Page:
So, essentially, my thesis for this section is: "Although the nature of human society changes, human defiance persists through time." Typically, these two paragraphs would all be one paragraph except when written in an exam, you have to break it down so it is easier for the marker to digest (especially if you have big handwriting like me, you can't have a paragraph take up two pages!). So the nature of my response was very much "here is the original, and this is how he dealt with the theme of defiance...now here is what Pacino did, let me reference to you how Pacino has reshaped what Shakespeare did (making references to the techniques and textual examples from the first paragraph). My first sentence of the second paragraph leads almost directly on from the last sentence of the above paragraph. This is because I wanted to make the link that I'm still following the same thesis, I'm just being comparative in another paragraph.

Other people may like to do a completely integrated paragraph (which I totally love doing - it just didn't suit my purpose of the essay during the trial). So this means that they are comparing the two texts almost sentence by sentence. You can appreciate how complex but astounding this paragraph can be - so loaded with textual comparisons. You have to find what essay structure suits you, but also what structure suits the module. For my Extension 1 course, I felt like every paragraph was best integrated because of the nature of the essay questions asked. Because Module A is comparative, you need to think how you can best explain how the two texts work comparatively, but also in terms of enriching your opinion/perspective (or whatever the question asks).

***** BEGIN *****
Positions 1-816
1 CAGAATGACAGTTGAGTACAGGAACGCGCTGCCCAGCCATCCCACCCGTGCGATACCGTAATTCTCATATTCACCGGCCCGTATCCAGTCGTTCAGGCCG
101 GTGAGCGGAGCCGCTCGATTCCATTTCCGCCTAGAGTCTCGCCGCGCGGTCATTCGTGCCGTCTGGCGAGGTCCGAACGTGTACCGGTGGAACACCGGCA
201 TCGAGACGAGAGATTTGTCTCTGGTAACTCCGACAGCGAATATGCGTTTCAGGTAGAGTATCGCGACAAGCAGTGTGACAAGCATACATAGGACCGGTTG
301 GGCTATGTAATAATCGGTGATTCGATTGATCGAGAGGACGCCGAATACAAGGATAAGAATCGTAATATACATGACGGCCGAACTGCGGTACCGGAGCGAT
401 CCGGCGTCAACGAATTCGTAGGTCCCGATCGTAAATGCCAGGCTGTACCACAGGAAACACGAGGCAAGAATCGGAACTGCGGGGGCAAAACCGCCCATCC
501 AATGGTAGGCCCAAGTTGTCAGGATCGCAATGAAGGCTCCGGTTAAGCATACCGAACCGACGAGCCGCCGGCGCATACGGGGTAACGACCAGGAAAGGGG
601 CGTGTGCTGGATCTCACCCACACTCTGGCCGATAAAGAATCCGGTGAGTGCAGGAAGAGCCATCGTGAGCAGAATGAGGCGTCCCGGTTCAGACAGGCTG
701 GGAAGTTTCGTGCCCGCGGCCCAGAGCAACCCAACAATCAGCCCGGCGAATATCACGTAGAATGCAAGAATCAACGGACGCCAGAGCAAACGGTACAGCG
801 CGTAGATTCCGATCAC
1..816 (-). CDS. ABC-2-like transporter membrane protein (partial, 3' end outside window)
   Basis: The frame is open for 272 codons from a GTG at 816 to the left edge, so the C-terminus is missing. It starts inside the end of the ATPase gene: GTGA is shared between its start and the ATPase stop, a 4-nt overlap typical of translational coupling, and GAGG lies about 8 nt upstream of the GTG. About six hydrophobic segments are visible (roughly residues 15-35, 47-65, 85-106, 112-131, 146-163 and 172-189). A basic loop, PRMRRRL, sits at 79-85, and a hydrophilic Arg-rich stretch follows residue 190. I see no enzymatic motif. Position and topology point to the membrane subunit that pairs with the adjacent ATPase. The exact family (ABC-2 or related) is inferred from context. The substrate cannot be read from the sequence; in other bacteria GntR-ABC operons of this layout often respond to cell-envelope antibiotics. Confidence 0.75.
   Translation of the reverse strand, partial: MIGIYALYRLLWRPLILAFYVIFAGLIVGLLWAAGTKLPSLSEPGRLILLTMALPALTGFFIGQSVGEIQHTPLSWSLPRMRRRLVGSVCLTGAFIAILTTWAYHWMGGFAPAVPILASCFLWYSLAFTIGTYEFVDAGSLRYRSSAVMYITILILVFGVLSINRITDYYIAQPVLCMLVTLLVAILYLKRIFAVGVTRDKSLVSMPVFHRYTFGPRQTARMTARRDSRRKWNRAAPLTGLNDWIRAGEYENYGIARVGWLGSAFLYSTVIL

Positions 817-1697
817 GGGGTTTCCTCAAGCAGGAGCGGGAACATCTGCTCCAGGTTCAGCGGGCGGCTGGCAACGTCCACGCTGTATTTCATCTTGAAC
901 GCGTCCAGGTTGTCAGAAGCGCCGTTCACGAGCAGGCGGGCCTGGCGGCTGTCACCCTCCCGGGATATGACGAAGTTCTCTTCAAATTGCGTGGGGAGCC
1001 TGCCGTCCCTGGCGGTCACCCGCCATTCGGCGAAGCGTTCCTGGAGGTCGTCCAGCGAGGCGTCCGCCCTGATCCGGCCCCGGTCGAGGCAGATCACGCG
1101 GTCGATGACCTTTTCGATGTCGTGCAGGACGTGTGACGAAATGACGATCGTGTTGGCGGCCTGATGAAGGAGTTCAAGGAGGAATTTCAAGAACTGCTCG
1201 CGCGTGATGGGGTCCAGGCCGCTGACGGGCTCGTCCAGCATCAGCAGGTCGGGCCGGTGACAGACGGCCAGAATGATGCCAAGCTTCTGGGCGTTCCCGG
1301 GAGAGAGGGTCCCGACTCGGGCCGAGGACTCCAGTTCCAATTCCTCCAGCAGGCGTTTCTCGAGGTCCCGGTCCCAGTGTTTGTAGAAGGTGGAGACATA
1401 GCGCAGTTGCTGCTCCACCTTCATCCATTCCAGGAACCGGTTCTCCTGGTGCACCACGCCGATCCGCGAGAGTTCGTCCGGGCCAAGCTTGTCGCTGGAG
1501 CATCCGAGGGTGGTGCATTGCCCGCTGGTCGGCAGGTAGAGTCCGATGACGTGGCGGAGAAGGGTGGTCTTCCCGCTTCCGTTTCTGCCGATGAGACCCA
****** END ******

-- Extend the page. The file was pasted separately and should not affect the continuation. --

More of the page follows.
Let me know what you think! Hope this helps :)
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Johny1234567

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Re: English Advanced Question Thread
« Reply #16 on: February 07, 2016, 01:31:02 pm »
0
"What is humanism, and what are some humanistic values."

Any help would be appreciated, thanks!

literally lauren

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Re: English Advanced Question Thread
« Reply #17 on: February 07, 2016, 01:40:19 pm »
+3
This might be of use; it's a bit brief, but quite a quaint little summary courtesy of Stephen Fry :)


foodmood16

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Re: English Advanced Question Thread
« Reply #18 on: February 10, 2016, 07:21:37 pm »
0